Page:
I want the tax included on the tag for convenience, but I also want it called out on the receipt for honesty.
...and there's the joke you were looking for, Pojut.
Gotta give it to them... they actually DID innovate this time. Or at least, we thought they had.
Actually, the iPad is surprisingly light, given that it's made out of aluminum and glass. I don't know how anyone could hold one and think it was heavy. Half of the body is actually completely empty (contributing to the decent bass levels in the audio it can produce with its built-in speaker).
Premium design and development warrant a premium price. While Apple does keep their premium in place, they increase the specs rather than lowering prices. It's true that the iPod Touch hasn't dropped in price, but Apple has doubled its capacity and RAM, with significant improvements to its performance and feature set.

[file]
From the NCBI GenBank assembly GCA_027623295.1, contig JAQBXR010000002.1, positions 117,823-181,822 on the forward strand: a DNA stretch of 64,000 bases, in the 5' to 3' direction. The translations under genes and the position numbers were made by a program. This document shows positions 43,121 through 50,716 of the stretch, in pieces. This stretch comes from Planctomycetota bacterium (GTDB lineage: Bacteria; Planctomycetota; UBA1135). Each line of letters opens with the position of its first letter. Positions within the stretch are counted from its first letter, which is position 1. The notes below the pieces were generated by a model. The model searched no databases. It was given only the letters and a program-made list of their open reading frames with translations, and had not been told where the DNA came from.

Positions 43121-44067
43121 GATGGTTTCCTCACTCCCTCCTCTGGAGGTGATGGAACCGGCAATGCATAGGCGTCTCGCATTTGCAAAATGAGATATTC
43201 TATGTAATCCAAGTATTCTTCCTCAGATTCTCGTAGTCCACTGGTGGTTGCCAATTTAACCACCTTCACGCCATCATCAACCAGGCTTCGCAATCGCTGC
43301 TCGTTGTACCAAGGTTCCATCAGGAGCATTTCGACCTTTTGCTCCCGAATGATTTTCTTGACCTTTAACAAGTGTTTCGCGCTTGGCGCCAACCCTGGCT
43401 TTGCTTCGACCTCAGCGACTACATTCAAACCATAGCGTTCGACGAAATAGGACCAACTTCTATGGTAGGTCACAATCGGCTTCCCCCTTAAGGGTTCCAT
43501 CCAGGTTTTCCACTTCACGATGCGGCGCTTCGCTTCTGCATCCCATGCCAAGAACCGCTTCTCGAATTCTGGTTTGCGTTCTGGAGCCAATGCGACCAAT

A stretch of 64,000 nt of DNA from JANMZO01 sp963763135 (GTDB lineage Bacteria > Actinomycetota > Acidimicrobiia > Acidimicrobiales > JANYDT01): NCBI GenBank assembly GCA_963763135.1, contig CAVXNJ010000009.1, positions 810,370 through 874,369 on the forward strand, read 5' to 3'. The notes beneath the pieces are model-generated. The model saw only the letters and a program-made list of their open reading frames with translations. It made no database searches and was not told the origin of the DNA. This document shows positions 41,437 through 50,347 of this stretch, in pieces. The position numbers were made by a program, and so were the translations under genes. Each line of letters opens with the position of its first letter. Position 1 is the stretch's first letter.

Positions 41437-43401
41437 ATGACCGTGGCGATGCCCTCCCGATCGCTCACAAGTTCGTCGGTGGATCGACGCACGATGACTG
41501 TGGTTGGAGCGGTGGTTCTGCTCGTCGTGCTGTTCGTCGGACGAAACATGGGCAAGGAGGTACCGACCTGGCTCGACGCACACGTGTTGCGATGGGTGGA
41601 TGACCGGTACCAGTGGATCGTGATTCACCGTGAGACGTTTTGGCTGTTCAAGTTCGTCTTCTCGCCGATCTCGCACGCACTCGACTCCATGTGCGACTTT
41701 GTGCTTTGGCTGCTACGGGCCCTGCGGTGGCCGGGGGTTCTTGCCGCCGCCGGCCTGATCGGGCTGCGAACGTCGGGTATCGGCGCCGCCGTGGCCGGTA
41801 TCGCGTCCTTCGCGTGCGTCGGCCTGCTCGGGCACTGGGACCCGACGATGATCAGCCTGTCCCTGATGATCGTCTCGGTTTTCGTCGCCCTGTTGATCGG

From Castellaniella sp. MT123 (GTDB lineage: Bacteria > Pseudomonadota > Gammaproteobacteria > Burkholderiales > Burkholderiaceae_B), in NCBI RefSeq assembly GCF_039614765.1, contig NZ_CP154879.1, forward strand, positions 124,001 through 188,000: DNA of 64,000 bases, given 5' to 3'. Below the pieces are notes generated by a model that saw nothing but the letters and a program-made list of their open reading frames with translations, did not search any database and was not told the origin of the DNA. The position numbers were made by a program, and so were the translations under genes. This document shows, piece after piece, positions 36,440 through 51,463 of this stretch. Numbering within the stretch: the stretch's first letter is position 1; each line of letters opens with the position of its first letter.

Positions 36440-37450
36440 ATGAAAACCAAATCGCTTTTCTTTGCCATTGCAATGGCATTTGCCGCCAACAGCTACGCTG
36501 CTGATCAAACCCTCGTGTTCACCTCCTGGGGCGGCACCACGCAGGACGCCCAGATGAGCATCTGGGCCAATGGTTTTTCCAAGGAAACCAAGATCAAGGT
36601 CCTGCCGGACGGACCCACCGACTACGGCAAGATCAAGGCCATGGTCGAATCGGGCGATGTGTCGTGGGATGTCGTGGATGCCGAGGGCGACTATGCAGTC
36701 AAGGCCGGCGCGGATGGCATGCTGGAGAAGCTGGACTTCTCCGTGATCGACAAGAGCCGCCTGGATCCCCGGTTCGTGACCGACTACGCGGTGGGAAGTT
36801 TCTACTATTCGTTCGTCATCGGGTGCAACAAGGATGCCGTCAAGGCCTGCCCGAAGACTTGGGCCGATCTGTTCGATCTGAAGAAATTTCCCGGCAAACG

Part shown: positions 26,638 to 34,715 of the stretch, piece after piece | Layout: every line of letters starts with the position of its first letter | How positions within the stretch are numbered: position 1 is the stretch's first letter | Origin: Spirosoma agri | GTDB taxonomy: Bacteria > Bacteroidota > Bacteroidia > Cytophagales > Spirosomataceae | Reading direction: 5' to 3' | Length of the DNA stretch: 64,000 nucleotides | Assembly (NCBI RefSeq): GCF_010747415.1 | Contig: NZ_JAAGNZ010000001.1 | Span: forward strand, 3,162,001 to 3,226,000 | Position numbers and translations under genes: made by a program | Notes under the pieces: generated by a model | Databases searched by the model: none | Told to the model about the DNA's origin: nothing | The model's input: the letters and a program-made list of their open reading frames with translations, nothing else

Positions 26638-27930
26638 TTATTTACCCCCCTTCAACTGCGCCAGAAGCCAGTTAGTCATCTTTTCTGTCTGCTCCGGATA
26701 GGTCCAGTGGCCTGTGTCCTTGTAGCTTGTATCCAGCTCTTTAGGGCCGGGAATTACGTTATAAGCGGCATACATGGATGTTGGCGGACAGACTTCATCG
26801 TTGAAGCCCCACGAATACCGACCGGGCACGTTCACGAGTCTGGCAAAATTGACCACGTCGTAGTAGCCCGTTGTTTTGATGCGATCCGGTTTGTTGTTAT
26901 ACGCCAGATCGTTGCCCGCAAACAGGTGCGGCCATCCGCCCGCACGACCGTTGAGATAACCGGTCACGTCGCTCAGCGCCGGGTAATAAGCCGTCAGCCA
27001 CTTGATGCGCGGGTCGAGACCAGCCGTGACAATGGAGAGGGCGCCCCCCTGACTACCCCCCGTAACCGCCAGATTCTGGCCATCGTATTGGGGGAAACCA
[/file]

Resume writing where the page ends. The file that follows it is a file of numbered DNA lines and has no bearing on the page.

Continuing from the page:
That said, if Apple thinks it's important enough to hit a price point, they do. Few people thought we'd see a $99 iPhone when we were all forking out six bills for the device at launch.
The iPhone is the same thing. Apple brought their usual level of fit and finish to the table, as well as lots of experience with portable industrial design, miniaturization, and fine materials.
Touch took so long to catch on because nobody did it right, plain and simple. The success of these devices isn't due to any one thing that you can just copy, and expect to succeed with. They succeeded because of a lot of effort and sacrifice, and decades of hindsight.